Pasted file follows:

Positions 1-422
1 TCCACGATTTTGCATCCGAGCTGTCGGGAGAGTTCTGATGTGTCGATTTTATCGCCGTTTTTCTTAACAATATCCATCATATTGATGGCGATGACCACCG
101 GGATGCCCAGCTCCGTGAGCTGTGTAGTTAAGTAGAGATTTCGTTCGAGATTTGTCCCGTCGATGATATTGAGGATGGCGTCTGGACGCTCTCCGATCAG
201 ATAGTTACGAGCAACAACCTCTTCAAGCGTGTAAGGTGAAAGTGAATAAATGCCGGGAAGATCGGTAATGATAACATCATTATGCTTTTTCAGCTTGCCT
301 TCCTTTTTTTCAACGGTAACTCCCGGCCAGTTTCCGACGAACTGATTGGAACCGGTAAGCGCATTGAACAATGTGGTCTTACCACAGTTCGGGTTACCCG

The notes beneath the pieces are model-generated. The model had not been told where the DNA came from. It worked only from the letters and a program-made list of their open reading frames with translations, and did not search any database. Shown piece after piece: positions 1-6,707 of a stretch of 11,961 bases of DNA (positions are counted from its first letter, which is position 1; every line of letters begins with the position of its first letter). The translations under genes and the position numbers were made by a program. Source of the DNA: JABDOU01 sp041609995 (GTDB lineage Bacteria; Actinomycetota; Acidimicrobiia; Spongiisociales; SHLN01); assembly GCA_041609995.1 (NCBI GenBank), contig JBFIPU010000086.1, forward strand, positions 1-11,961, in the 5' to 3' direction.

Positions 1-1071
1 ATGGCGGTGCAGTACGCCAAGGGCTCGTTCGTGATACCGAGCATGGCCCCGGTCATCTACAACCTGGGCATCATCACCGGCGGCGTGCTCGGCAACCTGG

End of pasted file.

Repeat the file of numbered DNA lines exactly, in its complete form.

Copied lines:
Positions 1-422
1 TCCACGATTTTGCATCCGAGCTGTCGGGAGAGTTCTGATGTGTCGATTTTATCGCCGTTTTTCTTAACAATATCCATCATATTGATGGCGATGACCACCG
101 GGATGCCCAGCTCCGTGAGCTGTGTAGTTAAGTAGAGATTTCGTTCGAGATTTGTCCCGTCGATGATATTGAGGATGGCGTCTGGACGCTCTCCGATCAG
201 ATAGTTACGAGCAACAACCTCTTCAAGCGTGTAAGGTGAAAGTGAATAAATGCCGGGAAGATCGGTAATGATAACATCATTATGCTTTTTCAGCTTGCCT
301 TCCTTTTTTTCAACGGTAACTCCCGGCCAGTTTCCGACGAACTGATTGGAACCGGTAAGCGCATTGAACAATGTGGTCTTACCACAGTTCGGGTTACCCG

The notes beneath the pieces are model-generated. The model had not been told where the DNA came from. It worked only from the letters and a program-made list of their open reading frames with translations, and did not search any database. Shown piece after piece: positions 1-6,707 of a stretch of 11,961 bases of DNA (positions are counted from its first letter, which is position 1; every line of letters begins with the position of its first letter). The translations under genes and the position numbers were made by a program. Source of the DNA: JABDOU01 sp041609995 (GTDB lineage Bacteria; Actinomycetota; Acidimicrobiia; Spongiisociales; SHLN01); assembly GCA_041609995.1 (NCBI GenBank), contig JBFIPU010000086.1, forward strand, positions 1-11,961, in the 5' to 3' direction.

Positions 1-1071
1 ATGGCGGTGCAGTACGCCAAGGGCTCGTTCGTGATACCGAGCATGGCCCCGGTCATCTACAACCTGGGCATCATCACCGGCGGCGTGCTCGGCAACCTGG